"He was always a peacemaker."
Dr. Dorothy Johnson-Speight smiles every day when she thinks of her son, Khaaliq Jabbar Johnson. Khaaliq was a social worker at Pickett Middle School in the Germantown section of Philadelphia, supporting children with mental health diagnoses and behavioral issues.
The two of them were going to earn their master's degrees together and "hang a shingle," as Dorothy says, meaning that they planned to start their own practice working with families on the issue of mental health, violence prevention, and conflict resolution. It was December 2001. Khaaliq was accepted to the master's program at Lincoln University. He was scheduled to start at the beginning of the new year.
Khaaliq didn't live to see the dream become a reality.
On December 6, 2001, Khaaliq was murdered by his neighbor, shot seven times over a parking dispute with Khaaliq's roommate from days earlier that he tried to resolve peacefully.
Seven times. Over a parking dispute. Khaaliq Jabbar Johnson was dead at the age of 24.
"He was a better part of me. He was my cheerleader," Dorothy says. "He was the glue with so many different peers. He brought groups of people together. He was that guy, very compassionate, very caring. His goal and his love were children, to help children. Just really a fine young man. I was so proud of him."
Dorothy never got to "hang a shingle" with her son, but his memory lives through Mothers In Charge, an organization that supports families impacted by violence and does prevention, intervention, and education on the issue surrounding violence and how it affects families.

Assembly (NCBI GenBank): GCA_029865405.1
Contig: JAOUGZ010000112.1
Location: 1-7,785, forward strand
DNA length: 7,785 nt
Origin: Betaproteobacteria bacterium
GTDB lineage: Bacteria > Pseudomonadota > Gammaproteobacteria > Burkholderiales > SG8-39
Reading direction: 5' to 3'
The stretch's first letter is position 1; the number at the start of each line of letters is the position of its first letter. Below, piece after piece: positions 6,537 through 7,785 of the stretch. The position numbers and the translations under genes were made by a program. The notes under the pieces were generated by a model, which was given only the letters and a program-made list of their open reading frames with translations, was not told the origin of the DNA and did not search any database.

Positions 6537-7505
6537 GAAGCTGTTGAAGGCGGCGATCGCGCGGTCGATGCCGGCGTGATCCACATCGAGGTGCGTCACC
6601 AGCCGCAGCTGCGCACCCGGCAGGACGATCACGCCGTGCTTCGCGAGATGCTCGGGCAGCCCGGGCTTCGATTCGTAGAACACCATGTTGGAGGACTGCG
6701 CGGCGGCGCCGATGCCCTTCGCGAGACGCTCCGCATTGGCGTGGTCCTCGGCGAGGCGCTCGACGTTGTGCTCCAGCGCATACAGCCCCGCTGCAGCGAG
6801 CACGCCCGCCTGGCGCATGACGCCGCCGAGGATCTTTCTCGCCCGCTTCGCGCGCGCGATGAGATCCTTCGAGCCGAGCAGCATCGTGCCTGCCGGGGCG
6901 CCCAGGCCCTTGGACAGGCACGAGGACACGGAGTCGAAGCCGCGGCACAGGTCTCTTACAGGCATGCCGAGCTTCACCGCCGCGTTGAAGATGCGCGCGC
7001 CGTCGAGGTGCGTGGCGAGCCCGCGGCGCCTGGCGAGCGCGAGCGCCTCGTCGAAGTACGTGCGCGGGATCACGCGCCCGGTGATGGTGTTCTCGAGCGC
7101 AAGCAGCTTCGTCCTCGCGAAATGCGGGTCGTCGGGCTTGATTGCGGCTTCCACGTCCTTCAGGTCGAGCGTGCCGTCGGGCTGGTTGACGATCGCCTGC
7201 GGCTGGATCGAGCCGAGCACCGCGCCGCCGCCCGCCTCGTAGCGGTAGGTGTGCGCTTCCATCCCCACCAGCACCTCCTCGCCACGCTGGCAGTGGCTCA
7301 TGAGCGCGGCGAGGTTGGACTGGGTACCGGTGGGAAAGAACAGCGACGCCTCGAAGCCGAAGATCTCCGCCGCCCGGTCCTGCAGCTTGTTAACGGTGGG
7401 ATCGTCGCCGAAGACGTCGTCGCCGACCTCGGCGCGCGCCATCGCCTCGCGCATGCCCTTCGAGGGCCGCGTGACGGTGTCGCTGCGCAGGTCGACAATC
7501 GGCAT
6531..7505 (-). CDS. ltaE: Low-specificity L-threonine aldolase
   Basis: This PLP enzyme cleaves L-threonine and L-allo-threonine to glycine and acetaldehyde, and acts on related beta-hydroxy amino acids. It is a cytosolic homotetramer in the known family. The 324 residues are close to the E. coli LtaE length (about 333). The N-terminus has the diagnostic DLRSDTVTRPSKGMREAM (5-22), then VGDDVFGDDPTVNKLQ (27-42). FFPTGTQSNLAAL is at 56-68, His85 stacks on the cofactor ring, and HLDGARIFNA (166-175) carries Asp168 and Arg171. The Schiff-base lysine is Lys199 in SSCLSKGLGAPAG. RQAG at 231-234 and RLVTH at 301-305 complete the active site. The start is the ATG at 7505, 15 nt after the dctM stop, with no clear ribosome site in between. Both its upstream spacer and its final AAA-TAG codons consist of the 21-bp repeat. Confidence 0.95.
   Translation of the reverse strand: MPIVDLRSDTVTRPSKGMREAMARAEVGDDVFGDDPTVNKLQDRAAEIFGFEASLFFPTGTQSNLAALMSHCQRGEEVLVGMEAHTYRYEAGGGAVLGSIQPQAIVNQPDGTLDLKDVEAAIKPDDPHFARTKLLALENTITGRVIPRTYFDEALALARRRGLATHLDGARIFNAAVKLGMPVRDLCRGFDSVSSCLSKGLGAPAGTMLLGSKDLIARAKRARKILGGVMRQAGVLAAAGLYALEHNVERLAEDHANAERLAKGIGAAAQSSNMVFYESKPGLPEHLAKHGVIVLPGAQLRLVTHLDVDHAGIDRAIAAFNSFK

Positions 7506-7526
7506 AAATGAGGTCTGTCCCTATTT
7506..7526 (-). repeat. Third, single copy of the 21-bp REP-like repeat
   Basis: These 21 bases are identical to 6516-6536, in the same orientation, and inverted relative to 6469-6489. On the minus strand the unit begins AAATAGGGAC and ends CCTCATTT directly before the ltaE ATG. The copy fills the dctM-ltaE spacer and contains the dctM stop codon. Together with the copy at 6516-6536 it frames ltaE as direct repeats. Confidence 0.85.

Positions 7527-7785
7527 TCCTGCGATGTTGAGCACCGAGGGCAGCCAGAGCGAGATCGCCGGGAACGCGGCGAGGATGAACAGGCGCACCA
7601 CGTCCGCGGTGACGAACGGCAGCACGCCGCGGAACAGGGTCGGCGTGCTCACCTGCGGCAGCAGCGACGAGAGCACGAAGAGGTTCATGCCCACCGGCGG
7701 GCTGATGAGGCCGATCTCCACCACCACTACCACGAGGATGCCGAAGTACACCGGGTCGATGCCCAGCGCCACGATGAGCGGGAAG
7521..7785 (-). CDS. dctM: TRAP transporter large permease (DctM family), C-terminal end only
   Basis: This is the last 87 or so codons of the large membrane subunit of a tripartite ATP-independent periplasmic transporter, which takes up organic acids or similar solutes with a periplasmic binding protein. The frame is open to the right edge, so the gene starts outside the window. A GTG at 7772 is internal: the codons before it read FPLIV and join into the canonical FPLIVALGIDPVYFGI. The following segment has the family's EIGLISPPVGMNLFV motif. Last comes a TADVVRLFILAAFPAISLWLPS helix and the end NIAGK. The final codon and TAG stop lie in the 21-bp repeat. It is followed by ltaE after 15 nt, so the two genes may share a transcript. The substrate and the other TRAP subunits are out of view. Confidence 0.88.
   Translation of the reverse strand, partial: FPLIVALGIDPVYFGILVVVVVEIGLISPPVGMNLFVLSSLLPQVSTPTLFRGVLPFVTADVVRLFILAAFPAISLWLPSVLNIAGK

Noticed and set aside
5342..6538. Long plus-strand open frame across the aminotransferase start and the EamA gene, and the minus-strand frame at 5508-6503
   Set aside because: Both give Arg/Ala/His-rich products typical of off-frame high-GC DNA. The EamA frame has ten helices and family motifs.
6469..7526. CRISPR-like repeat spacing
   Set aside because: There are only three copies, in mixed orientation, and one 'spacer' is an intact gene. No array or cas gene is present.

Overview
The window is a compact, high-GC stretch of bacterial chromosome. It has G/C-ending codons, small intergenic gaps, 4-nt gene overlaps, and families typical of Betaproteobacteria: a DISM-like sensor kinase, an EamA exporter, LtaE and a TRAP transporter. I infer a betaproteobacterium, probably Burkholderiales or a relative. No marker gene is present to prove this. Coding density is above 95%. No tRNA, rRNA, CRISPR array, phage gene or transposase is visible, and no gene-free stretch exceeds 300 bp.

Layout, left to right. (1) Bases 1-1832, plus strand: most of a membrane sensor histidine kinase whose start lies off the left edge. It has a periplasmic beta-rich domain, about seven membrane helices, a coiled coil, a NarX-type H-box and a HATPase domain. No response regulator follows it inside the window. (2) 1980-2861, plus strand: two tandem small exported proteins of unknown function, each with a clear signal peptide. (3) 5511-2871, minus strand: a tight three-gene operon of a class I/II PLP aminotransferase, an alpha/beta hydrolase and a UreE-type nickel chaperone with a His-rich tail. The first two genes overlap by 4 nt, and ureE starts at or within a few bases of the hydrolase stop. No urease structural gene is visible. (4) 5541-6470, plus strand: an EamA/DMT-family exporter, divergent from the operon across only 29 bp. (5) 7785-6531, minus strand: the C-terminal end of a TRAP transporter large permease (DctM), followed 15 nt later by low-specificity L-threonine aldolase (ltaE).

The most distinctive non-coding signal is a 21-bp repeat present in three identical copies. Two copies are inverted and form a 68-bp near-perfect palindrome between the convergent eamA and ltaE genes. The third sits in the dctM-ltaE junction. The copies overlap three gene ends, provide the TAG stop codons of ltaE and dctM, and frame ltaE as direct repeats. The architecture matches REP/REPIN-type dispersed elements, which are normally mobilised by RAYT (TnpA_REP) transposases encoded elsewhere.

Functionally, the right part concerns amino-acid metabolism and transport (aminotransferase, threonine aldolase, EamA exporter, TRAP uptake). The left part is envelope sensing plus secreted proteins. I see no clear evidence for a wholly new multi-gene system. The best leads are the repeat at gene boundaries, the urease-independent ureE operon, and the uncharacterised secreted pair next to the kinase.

"I know he would be on the front lines working side by side with me. And because he was such a peaceful guy, I know this would be one of the initiatives that he would take on, finding ways to address the issue of gun violence," Dorothy says.
Gun violence has increased nationally during the past year. According to Everytown for Gun Safety, 2021 was one of the deadliest years on record in the United States, with an estimated 20,700 people killed in gun homicides or non-suicide-related shootings – a 6% increase from 2020. In Philadelphia, there were 562 homicides in 2021 – a 13% increase from 2020 – surpassing a city record for annual homicides dating back to at least 1960. Deaths by gun violence made up for 88% of the total homicides in Philadelphia last year.
"Our hearts break for those who suffer through the trauma of losing a loved one to gun violence," says Eagles Chairman and CEO Jeffrey Lurie. "These unspeakable tragedies wreak havoc in our communities and continue to occur with alarming frequency. As we search for ways to effect positive change in our society, we pray for those grieving in Philadelphia and around our country.
"These senseless acts of violence will not cease to occur without a concerted effort from those who govern our nation and make public policy. As a country, we need to call upon our lawmakers to enact tangible change and address this public crisis through appropriate gun safety legislation. These horrific disasters continue to occur across the United States. That is completely unacceptable and disheartening. We are faced with an epidemic plaguing our communities, and my hope is that we can influence our elected officials to create and pass legislation so the people in this country can feel safe when they leave their homes.
"Enough is enough! Assault weapons loaded with high-capacity magazines are a clear threat to public safety and should be banned. Furthermore, research shows that if a federal ban was still in place for assault weapons, there would be 70 percent fewer mass shooting deaths. Additionally, a mandatory universal background check could have a significant impact on mass shootings by ensuring that these dangerous firearms are not getting into the wrong hands."